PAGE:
These views appear to me strictly just, in so far as the value absorbed in loans would otherwise have been employed in productive industry within the country. The practical state of the case, however, seldom exactly corresponds with this supposition. The loans of the less wealthy countries are made chiefly with foreign capital, which would not, perhaps, have been brought in to be invested on any less security than that of the government; while those of rich and prosperous countries are generally made not with funds withdrawn from productive employment, but with the new accumulations constantly making from income, and often with a part of them which, if not so taken, would have migrated to colonies or sought other investments abroad. In these cases, (which will be more particularly examined hereafter,*) the sum wanted may be obtained without detriment to the laborers, or derangement of the national industry, and even, perhaps, with an advantage to both, in comparison with raising the amount by taxation, since taxes, especially when heavy, are almost always partly paid at the expense of what would otherwise have been saved and added to capital. Moreover, in a country which makes so great yearly additions to its wealth, that a part can be taken and expended unproductively without diminishing capital, or even preventing a considerable increase, it is evident that even if the whole of what is so taken would have become capital, and obtained employment in the country, the effect on the laboring classes is far less prejudicial, and the case against the loan system much less strong than in the case first supposed. This brief anticipation of a discussion which will find its proper place elsewhere, appeared necessary to prevent false inferences from the premises previously laid down.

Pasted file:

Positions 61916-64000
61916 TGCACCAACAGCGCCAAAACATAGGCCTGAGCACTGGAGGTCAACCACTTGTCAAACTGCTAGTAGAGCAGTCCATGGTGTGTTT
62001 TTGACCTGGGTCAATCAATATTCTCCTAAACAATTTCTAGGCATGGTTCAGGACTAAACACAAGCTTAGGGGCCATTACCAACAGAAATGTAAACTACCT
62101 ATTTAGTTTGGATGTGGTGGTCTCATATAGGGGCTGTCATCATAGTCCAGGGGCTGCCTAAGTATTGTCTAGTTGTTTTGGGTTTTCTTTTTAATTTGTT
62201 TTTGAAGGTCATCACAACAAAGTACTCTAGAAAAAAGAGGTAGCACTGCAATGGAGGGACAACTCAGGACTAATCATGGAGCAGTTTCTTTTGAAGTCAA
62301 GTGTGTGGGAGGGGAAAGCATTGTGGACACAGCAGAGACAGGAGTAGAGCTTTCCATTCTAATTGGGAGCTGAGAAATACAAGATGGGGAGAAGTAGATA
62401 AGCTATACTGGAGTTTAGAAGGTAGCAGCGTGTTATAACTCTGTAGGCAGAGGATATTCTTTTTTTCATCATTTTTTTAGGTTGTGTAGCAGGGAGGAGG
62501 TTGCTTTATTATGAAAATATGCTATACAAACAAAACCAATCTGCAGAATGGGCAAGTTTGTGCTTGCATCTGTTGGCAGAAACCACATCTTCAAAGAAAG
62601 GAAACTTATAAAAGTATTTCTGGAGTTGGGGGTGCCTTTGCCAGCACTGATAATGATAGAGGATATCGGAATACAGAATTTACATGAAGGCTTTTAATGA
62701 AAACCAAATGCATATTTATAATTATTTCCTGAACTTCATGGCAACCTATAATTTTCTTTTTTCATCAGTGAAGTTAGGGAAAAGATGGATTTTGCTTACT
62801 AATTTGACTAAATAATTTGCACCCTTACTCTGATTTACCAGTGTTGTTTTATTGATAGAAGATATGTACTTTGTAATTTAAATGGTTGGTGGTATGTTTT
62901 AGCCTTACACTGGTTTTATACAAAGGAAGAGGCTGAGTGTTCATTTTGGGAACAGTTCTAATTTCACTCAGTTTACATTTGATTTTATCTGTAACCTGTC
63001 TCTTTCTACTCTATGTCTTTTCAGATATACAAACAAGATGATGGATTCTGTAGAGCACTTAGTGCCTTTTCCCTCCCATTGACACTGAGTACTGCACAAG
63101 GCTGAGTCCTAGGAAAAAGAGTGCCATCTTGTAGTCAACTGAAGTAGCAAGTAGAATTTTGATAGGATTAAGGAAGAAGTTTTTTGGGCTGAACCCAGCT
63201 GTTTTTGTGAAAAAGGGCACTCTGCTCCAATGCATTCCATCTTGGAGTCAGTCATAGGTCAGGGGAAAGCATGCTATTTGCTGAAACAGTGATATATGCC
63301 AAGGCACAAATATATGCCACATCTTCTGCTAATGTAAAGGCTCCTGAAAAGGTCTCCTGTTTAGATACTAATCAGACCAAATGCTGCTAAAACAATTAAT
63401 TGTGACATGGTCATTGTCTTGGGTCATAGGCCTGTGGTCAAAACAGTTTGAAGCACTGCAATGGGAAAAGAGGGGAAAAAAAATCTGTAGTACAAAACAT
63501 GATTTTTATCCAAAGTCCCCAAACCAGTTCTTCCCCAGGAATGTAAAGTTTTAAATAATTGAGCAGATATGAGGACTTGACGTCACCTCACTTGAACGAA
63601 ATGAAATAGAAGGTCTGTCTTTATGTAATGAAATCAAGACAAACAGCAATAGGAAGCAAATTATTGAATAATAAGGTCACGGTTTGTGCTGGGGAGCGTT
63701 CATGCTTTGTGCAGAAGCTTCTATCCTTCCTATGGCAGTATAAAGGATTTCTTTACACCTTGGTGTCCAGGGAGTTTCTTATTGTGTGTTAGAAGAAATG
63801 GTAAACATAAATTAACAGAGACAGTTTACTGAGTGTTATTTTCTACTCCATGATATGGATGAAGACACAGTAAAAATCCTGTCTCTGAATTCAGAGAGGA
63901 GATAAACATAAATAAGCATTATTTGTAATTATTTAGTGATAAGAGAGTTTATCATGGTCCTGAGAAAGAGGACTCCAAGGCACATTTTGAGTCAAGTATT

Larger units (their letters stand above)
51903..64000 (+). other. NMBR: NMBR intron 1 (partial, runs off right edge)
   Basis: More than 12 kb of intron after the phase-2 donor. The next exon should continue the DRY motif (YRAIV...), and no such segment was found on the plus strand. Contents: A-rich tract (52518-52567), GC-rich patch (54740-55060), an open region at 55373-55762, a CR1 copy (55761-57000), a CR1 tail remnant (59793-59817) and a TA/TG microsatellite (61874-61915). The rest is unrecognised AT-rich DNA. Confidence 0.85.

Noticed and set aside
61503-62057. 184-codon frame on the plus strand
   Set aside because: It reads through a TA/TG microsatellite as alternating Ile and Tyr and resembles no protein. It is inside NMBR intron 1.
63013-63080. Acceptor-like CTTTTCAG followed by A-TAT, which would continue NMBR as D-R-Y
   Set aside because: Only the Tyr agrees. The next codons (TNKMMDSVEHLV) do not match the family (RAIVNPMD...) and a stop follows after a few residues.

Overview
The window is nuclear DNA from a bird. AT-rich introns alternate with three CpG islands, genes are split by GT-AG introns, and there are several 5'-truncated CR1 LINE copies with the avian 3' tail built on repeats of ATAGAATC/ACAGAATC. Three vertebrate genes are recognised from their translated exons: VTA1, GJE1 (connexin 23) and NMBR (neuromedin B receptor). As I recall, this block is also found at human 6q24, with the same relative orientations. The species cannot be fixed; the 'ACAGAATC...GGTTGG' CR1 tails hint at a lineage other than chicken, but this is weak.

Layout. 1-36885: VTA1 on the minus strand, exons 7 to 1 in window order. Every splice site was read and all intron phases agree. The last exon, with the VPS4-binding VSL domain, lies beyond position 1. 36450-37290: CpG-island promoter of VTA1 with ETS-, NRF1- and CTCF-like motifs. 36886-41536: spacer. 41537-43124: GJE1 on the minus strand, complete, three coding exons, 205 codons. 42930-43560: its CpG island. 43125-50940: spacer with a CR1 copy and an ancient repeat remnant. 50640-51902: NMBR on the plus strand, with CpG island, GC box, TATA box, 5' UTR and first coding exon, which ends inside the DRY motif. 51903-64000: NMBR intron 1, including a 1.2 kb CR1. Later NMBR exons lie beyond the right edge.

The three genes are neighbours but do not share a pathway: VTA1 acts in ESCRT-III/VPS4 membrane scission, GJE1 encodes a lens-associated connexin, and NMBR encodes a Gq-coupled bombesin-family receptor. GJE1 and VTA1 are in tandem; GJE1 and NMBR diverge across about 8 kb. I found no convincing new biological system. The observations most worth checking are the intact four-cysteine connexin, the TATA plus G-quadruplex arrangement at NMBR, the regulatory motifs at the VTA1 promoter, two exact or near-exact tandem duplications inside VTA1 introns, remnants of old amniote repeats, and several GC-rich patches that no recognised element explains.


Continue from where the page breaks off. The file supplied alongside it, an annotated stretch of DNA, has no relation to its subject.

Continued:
$9. We now pass to a fourth fundamental theorem respecting Capital, which is, perhaps, oftener overlooked or misconceived than even any of the foregoing. What supports and employs productive labor, is the capital expended in setting it to work, and not the demand of purchasers for the produce of the labor when completed. Demand for commodities is not demand for labor. The demand for commodities determines in what particular branch of production the labor and capital shall be employed; it determines the direction of the labor; but not the more or less of the labor itself, or of the maintenance or payment of the laber. That depends on the amount of the capital, or other funds directly devoted to the sustenance and remuneration of labor.

* Infra, book iv. chap. iv. v.

Suppose, for instance, that there is a demand for velvet; a fund ready to be laid out in buying velvet, but no capital to establish the manufacture. It is of no consequence how great the demand may be ; unless capital is attracted into the occupation, there will be no velvet made, and consequently none bought; unless, indeed, the desire of the intending purchaser for it is so strong, that he employs part of the price he would have paid for it, in making advances to work-people, that they may employ themselves in making velvet : that is, unless he converts part of his income into capital, and invests that capital in the manufacture.

Let us now reverse the hypothesis, and suppose that there is plenty of capital ready for making velvet, but no demand. Velvet will not be made ; but there is no particular preference on the part of capital for making velvet. Manufacturers and their laborers do not produce for the pleasure of their customers, but for the supply of their own wants, and having still the capital and the labor, which are the essentials of production, they can either produce something else which is in demand, or, if there be no other demand, they themselves have one, and can produce the things which they want for their own consumption. So that the capital cannot be dispensed with—the purchasers can. I am of course not taking into consideration the effects of a sudden change. If the demand ceases unexpectedly, after the commodity to supply it is already produced, this introduces a different element into the question ; the capital has actually been consumed in producing something which nobody wants or uses, and it has therefore perished, and the employment which it gave to labor is at an end, not because there is no longer a demand, but because there is no longer a capital. This case, therefore, does not test the principle. The proper test is, to suppose that the change is gradual and foreseen, and is attended with no waste of capital, the manufacture being discontinued by merely not